St. Peter’s Basilica Rome
Interior of St. Peter’s Basilica Rome by Italian Painter Giovanni Paolo Panini (1691 – 1765); known as an architect and painter of his vistas of Rome, detailing the antiquities of that great city.
St. Peter’s Basilica Rome is another version of the interior of St. Peter’s Basilica painted by Panini. It covers a broader view and has greater detail of the interior of the architecture and all of its statues and sculptures.
St. Peter’s Basilica Rome, just as in his other versions we can see clergy and scholars admiring the great works of art within the structure, we see worshipers kneeling and praying, we see mothers with their children, aristocrats and a host of visitors to the Basilica, walking through the Basilica as they look above them talking of the marvel of its construction.
Everything in this version is highly detailed from the intricate carvings throughout the structure, as well as the statues of religious figures, that we can see on multiple levels; all the way up to the patterns and structure of the ceiling with its hanging gonfalons (heraldic flag or banner), that depict various religious scenes, as well as the details of the large arch windows.
St. Peter’s Basilica Rome is a retouched digital art old masters reproduction of a public domain image.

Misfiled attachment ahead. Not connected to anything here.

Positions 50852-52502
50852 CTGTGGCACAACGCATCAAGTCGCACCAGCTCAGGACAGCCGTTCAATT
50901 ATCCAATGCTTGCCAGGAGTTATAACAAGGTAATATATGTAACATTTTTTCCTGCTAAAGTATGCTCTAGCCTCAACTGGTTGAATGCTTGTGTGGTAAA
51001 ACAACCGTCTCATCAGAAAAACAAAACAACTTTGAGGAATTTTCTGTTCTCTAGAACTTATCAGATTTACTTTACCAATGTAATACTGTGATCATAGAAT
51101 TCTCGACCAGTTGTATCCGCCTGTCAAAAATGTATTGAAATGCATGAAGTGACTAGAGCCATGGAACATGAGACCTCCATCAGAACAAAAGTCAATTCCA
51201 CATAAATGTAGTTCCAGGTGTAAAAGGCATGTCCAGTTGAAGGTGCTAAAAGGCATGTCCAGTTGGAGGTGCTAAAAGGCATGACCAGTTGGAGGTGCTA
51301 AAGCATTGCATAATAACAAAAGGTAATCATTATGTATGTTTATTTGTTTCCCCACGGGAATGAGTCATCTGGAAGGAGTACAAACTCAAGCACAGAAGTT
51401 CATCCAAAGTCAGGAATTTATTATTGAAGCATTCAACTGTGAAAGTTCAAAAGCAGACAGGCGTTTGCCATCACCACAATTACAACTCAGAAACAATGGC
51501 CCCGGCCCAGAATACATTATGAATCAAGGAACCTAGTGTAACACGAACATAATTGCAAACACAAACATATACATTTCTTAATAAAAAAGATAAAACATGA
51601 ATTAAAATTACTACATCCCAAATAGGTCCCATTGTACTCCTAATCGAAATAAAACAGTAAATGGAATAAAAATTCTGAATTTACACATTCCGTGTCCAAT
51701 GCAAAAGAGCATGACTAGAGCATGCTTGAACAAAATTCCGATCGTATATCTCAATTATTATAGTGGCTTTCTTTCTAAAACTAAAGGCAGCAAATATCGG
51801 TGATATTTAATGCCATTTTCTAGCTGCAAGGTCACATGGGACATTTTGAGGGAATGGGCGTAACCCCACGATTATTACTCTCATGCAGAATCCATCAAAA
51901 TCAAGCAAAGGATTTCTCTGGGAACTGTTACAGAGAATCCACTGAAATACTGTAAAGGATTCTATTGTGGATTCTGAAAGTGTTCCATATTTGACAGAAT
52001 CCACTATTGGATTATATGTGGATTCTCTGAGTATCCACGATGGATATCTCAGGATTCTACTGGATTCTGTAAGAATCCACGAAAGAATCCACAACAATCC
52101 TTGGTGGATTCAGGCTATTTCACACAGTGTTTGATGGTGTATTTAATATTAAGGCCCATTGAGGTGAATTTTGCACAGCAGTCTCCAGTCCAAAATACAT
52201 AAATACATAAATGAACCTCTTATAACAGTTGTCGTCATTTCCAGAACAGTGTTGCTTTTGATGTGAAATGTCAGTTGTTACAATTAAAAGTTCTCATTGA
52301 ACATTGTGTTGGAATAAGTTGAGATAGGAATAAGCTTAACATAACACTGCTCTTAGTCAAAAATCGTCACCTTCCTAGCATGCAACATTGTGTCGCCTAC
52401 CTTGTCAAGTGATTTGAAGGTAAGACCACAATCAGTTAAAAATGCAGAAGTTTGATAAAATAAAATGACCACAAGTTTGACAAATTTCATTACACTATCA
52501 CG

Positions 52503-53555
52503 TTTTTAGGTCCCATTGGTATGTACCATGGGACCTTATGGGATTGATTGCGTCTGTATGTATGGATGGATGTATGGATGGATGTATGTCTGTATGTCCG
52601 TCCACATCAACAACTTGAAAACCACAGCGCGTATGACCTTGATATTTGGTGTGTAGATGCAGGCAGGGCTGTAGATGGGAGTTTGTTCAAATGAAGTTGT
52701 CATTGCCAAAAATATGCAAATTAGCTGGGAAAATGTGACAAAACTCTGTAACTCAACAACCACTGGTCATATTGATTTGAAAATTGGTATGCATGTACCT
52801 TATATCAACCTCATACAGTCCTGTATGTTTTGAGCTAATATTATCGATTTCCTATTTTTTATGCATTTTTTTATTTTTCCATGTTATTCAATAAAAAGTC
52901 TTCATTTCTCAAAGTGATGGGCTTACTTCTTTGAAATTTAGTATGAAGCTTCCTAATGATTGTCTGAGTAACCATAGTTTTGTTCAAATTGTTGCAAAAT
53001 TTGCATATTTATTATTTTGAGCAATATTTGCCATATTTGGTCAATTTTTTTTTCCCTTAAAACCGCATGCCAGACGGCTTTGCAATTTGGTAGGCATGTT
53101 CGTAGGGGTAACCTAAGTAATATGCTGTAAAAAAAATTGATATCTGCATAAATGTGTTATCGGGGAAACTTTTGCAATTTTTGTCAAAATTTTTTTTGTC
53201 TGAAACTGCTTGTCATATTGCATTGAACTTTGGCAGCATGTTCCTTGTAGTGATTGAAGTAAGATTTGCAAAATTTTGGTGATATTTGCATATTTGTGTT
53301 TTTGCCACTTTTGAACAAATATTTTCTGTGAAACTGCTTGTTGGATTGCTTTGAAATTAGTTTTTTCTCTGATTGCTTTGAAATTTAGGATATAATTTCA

Info Below Derived From Wikipedia.org
Giovanni Paolo Panini or Giovanni Paolo Pannini was a painter and architect who worked in Rome and is primarily known as one of the vedutisti (“view painters”).
As a painter, Pannini is best known for his vistas of Rome, in which he took a particular interest in the city’s antiquities.
Among his most famous works are his view of the interior of the Pantheon (on behalf of Francesco Algarotti 1712 – 1764 – A Venetian Polymath), and his vedute paintings of picture galleries containing views of Rome.
Most of his works, especially those of ruins, have a fanciful and unreal embellishment characteristic of capriccio themes. In this they resemble the capricci of Italian Painter and Printmaker Marco Ricci (1676 – 1730).
Panini also painted portraits, including one of Pope Benedict XIV (born Prospero Lorenzo Lambertini 1675 – 1758 – Head of the Catholic Church from 1740 – 1758).
In Rome, Panini earned a name for himself as a decorator of palaces. Some of his works included the Villa Patrizi c1719/25, the Palazzo de Carolis c1720, and the Seminario Romano c1721/22).
In 1719, Panini was admitted to the Congregazione dei Virtuosi al Pantheon. He taught in Rome at the Accademia di San Luca and the Académie de France, where he is said to have influenced Jean-Honoré Fragonard. In 1754, he served as the prince (director) of the Accademia di San Luca.